The suit is not yet ended, hence I cannot tell you the result; but this much is sure:. A doctor who, with his automobile, prevents many an old or young lady from taking her usual ride of a summer evening, or who is the cause of acci. dents, will hardly be employed by the majority of the people.
Jan. 1 Visit wife, $1.50, 2 1.50, 3 1.50, 4 1.50. $6 00
1.50, 6“ 1.50, 7 1.50, 8" 1.50.
$51 50 $51 50 $51 50
Let There Be Light.
generic term “physician," until the regular "Let us open ourselves to every source of light, and medical schools give instructions in the fundastrive to find the truth.” (Jan. WORLD, page 37, bot- mental principles of the different methods of tom of second column, note by the Editor.)
treating disease expression as now taught by To this I say, amen ! And when we have all socalled schools of medicin. Then the seen the light, let us acknowledge the source term physician will signify a great deal. of it.
“Let us open ourselves to every source of How many physicians know who discovered light, and strive to find the truth." And and introduced such a well known remedy as after we have found the truth, let us speak it podophyllin? This remedy is used daily by in open meeting. W. H. RUSSELL, M.D. thousands of physicians of the different so- Ipswich, Mass. called “schools, yet I doubt if many know that podophyllin was discovered and intro- The Proposed Medical Protectiv Associations. duced by Dr. John King, one of the war Editor MEDICAL WORLD:-Some of my corhorses of eclecticism, in the year 1835.
respondents, in response to my article in OctoHow many physicians give credit to our ber WORLD, page 456, have suggested the homeopathic brethren for discovering the existence of professional jealousies as therapeutic value of nitro-glycerin?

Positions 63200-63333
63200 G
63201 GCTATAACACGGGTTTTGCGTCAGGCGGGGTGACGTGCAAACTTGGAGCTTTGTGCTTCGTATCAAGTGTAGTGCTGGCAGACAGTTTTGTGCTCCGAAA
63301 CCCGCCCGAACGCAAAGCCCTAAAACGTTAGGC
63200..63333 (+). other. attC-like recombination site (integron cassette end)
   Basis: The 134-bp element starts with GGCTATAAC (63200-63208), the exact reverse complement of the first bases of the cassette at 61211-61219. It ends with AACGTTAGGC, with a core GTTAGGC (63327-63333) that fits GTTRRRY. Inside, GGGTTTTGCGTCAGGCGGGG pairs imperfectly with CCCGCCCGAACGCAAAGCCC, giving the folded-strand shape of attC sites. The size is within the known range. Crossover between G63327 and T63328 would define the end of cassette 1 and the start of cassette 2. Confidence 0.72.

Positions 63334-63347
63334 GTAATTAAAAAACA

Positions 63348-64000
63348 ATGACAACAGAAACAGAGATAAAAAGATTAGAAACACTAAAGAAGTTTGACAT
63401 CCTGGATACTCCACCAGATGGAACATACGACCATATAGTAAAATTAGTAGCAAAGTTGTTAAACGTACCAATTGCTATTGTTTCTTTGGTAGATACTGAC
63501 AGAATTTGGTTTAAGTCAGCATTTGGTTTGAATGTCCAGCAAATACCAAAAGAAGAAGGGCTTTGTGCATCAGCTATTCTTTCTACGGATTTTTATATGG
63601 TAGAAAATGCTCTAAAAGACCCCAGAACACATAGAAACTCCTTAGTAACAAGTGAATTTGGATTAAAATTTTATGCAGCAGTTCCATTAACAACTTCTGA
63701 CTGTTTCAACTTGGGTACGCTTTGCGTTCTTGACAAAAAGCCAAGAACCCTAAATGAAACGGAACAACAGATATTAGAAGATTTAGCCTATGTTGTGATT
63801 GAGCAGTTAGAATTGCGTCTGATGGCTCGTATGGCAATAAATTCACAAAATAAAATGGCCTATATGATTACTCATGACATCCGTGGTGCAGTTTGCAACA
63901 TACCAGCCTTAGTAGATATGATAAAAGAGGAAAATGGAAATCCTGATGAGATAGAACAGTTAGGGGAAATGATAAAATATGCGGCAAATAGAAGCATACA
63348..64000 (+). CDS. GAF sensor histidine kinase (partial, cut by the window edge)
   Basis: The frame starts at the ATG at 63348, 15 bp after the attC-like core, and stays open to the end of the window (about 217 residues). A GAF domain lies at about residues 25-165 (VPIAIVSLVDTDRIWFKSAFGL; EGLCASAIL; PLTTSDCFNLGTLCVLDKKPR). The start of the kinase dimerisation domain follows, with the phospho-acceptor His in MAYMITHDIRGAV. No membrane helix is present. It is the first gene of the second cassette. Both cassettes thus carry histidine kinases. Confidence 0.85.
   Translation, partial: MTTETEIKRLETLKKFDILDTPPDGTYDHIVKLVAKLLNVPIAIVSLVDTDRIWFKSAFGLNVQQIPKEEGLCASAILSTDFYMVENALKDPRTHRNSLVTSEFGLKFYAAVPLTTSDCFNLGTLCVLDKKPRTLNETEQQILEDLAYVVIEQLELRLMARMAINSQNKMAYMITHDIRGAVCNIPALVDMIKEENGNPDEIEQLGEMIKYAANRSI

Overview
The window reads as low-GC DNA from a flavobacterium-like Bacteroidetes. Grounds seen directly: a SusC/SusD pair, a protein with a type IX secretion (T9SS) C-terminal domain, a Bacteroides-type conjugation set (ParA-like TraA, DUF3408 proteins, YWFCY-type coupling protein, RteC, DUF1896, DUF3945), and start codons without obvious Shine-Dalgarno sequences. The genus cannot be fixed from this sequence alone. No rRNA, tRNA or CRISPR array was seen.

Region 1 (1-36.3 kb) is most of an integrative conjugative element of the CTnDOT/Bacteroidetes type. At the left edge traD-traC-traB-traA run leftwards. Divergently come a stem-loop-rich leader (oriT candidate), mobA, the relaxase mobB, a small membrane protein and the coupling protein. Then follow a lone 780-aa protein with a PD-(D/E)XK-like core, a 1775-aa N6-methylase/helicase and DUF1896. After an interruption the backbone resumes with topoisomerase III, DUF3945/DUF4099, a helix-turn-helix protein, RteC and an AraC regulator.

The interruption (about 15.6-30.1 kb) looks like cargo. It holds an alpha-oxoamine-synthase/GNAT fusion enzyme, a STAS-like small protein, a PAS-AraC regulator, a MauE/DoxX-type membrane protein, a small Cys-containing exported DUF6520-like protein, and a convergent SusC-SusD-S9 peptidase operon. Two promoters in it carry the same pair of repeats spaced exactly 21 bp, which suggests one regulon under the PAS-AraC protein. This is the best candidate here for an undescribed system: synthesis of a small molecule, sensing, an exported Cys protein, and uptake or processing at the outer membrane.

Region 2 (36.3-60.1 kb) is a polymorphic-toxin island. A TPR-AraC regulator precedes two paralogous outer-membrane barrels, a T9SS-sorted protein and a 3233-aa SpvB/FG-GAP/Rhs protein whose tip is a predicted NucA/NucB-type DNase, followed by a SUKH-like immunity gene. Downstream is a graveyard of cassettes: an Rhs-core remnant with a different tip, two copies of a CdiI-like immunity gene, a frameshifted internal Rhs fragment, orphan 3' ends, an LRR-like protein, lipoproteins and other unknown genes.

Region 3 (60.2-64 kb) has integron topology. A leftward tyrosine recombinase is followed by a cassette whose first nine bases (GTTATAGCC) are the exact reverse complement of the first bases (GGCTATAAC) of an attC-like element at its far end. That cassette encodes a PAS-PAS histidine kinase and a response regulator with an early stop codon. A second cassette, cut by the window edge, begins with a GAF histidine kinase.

serious obstacle to the formation of the above. From whence came the idea of giving bry- I am fully aware of the existing strenuous onia in diseases of the respiratory organs? in competition and antagonisms in which our looking over works on materia medica we find code of ethics has been trampled in the dust, that bryonia is “an irritant to the gastro- but I thought I was presenting a platform intestinal mucous membranes ; a hydragog upon which all might assemble. One of the cathartic.” How came it to pass that gradu- chief objects of the M. P. A.'s would be to inates of schools which placed the above works culcate an improved method of business. No on materia medica in the hands of students, business can be successful if conducted in the are using bryonia, pulsatilla, and other rem- careless way the average doctor's is. He gives edies not mentioned by the professor of ma- credit to all sorts of people, and enters into teria medica during their course of study ? cases entailing long continued and arduous Evidently the light was reflected on them services, on the mere chance of being paid, from the eclectics and homeopaths.